• Razor-backed musk turtle (Sternotherus carinatus)
  • Pig-nosed turtle (Carettochelys insculpta)


The animals within the Squamata order are also sometimes referred to as scaly reptiles. They include certain species of snakes with aquatic habits, as well as one iguana species. The rest have terrestrial habits.

Some species of aquatic snake are highly poisonous. These animals have adapted to life in a marine environment without any problem. In fact, they are often not well adapted to life on land. In general, the entire reproductive cycle occurs in the water with certain exceptions, such as the genus Laticauda. These are types of oviparous animals and lays their eggs on land. They tend to be predators of other animals that live in the sea.

Some examples of these aquatic reptiles are:

  • Beaked sea snake (Enhydrina schistosa)
  • Olive sea snake (Aipysurus laevis)
  • Yellow-bellied sea snake (Hydrophis platurus)

We can also find some species of snake that have semi-aquatic habits. These snakes live in freshwater ecosystems. Examples include:

  • Green anaconda (Eunectes murinus)
  • Arafura snake (Acrochordus arafurae)
  • Tentacle snake (Erpeton tentaculatum)

As we have mentioned, there is also an iguana considered a semi-aquatic reptile. This is the only one within the group apart from the snakes. It is the marine iguana (Amblyrhynchus cristatus). This aquatic lizard species is endemic to Ecuador, specifically to the Galapagos Islands. It enters the sea to feed on algae. They spend the rest of the time on land. Learn about another type of lizard in the same family with our article on green iguana diet.


This group is made up of three families that include commonly known animals such as crocodiles (Crocodylidae), alligators and caimans (Alligatoridae), and gharials (Gavialidae). They all have semi-aquatic habits. Most live in tropical areas, although some exceptions can be found in North America and China. They are carnivorous animals that stalk their prey using speed and strength. They all have a similar body shape, although they vary in size, ranging from 1.5 to about 7 m (5-23') in length, so in this group we find giant aquatic reptiles.

Although most live in freshwater ecosystems, there are species that tolerate marine or brackish environments. Their habitats are generally associated with lowlands. Some species of marine and freshwater reptiles belonging to this group include:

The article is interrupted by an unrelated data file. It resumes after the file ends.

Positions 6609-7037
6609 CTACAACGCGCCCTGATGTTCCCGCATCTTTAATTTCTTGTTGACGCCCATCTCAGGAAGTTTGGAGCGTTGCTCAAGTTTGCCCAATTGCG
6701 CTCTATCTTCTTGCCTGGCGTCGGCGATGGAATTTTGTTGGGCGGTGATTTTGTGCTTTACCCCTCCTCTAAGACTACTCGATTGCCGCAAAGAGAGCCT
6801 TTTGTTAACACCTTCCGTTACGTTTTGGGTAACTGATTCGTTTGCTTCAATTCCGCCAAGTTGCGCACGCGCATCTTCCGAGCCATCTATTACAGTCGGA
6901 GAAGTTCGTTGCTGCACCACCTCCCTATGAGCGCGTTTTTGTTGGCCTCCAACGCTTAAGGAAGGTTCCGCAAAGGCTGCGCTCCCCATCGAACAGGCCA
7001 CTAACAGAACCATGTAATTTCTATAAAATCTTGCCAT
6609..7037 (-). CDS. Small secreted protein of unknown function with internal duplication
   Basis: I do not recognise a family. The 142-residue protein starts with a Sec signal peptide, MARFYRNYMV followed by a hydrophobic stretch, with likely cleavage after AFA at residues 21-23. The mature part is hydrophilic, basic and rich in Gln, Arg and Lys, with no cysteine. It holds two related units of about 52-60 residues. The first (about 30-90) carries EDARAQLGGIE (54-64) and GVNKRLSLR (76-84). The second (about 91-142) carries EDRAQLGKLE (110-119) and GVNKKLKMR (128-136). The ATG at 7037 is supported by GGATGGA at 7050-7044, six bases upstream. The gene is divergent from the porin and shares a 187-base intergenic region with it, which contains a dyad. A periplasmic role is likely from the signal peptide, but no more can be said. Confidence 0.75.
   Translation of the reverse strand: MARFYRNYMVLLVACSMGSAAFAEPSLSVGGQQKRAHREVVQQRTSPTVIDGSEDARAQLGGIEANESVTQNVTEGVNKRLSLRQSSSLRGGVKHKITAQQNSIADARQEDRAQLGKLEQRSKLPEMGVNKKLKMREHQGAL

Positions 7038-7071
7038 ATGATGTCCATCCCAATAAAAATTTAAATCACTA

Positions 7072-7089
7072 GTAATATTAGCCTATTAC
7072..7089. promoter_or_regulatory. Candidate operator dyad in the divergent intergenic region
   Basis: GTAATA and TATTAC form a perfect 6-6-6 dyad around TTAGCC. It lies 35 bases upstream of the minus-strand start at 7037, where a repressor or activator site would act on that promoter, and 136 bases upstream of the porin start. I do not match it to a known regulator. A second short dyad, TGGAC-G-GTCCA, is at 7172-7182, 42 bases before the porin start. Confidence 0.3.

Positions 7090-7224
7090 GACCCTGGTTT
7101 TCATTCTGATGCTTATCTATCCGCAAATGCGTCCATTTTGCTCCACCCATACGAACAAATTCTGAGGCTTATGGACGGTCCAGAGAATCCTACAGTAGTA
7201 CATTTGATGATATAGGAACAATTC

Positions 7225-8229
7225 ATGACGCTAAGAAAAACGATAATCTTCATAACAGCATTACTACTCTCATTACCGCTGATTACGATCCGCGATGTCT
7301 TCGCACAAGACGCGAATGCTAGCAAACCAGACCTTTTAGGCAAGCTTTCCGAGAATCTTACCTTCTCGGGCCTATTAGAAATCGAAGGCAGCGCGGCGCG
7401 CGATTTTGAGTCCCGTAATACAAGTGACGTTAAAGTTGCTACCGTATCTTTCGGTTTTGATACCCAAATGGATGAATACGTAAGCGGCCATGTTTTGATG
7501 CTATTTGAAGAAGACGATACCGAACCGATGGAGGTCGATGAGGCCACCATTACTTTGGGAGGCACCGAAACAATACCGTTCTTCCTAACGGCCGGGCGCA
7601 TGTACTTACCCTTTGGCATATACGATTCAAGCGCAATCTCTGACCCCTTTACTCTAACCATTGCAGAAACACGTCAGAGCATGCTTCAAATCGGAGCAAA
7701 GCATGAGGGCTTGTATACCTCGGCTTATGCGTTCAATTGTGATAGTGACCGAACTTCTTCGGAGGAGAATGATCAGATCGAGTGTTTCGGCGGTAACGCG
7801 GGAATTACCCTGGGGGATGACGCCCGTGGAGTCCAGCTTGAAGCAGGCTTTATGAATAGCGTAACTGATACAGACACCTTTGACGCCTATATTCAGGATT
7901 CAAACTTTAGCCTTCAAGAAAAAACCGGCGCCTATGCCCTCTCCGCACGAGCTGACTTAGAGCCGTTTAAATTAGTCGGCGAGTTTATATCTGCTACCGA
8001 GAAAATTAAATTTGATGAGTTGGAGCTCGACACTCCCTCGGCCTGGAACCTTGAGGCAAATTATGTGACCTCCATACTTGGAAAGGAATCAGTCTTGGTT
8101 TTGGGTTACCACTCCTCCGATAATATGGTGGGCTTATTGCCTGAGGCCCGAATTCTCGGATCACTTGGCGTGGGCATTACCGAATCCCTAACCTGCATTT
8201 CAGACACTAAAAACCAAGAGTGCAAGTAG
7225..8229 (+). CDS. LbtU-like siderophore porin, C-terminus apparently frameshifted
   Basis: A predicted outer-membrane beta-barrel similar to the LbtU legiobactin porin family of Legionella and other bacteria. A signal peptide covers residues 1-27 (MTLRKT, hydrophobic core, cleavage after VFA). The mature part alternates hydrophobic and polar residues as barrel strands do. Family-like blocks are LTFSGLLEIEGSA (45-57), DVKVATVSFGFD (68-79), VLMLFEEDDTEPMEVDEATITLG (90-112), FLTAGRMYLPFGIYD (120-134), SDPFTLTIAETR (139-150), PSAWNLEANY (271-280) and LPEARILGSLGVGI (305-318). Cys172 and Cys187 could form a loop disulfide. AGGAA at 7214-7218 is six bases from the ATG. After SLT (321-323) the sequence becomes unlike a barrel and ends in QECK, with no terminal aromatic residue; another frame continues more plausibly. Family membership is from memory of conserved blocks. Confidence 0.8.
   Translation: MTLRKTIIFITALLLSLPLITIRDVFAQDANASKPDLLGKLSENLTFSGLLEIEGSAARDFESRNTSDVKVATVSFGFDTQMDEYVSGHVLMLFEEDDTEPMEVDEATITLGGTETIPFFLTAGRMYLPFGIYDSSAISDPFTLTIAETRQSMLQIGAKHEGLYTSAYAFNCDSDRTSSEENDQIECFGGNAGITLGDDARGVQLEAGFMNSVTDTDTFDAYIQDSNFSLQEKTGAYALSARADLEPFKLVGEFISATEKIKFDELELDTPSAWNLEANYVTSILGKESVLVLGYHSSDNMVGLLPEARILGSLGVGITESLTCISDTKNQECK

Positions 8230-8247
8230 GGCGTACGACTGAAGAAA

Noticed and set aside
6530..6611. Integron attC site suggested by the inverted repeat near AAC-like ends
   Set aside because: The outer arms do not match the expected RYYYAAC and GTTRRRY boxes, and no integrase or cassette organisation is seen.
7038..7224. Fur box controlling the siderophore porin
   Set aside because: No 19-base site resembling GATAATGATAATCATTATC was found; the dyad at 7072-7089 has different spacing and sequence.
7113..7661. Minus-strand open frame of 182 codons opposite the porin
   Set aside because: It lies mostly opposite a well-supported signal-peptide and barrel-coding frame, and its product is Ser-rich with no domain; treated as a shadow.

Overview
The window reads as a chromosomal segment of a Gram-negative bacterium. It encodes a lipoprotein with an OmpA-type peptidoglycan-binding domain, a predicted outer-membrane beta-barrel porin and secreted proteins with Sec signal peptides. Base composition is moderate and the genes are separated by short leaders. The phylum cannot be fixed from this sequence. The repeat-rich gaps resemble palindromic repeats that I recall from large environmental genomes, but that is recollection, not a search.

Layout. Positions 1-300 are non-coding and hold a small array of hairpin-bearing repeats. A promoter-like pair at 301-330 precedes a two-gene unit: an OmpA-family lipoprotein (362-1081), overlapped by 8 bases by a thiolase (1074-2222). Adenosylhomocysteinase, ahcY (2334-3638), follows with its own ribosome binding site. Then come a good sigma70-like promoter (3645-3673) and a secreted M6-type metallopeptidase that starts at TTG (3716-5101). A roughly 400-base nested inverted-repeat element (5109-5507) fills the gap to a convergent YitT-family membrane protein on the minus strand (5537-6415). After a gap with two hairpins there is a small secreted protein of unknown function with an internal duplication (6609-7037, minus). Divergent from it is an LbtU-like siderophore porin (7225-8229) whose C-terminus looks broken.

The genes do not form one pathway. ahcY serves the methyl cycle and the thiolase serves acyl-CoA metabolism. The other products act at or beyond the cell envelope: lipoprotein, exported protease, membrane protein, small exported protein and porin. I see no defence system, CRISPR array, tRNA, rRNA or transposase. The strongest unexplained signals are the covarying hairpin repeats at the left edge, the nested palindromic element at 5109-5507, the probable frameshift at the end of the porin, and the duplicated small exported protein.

• Gharial (Gavialis gangeticus)
  • Chinese crocodile (Alligator sinensis)
  • Cuvier's dwarf caiman (Paleosuchus palpebrosus)
  • Orinoco Crocodile (Crocodylus intermedius)
  • American alligator (Alligator mississippiensis)
  • Marine or saltwater crocodile (Crocodylus porosus)
  • American crocodile (Crocodylus acutus)

Learn more about these types of aquatic reptiles with our comparison of the differences between alligators and crocodiles.

Aquatic Reptiles - Types of Marine and Freshwater Reptiles - Types of aquatic reptiles

Prehistoric marine reptiles

Aquatic reptiles have been present on the planet for millions of years, so they have a long evolutionary history. Various prehistoric species have become extinct, but fossil records have revealed their existence in bodies of water. Some examples of prehistoric aquatic reptiles are:

  • Ichthyosaurs: within the group we find the Temnodontosaurus trigonodon species, which lived about 180 million years ago. Although it was a marine reptile, it had the appearance which more closely resembled dolphin. In our related article, we talk in depth about marine prehistoric animals.
  • Sauropterygian: a group of aquatic lizards that lived in the Mesozoic Era between 251 and 66 million years ago. Some measure up to 12 meters in length.
  • Ectenosaurus: within this group of reptiles that inhabited the prehistoric seas, the species Ectenosaurus everhartorum has been identified, which has been anatomically compared to the gavial.

Now we know more about aquatic reptiles, take a look at our related article on the largest marine animals in the world.

Aquatic Reptiles - Types of Marine and Freshwater Reptiles - Prehistoric marine reptiles

If you want to read similar articles to Aquatic Reptiles - Types of Marine and Freshwater Reptiles, we recommend you visit our Facts about the animal kingdom category.

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Aquatic Reptiles - Types of Marine and Freshwater Reptiles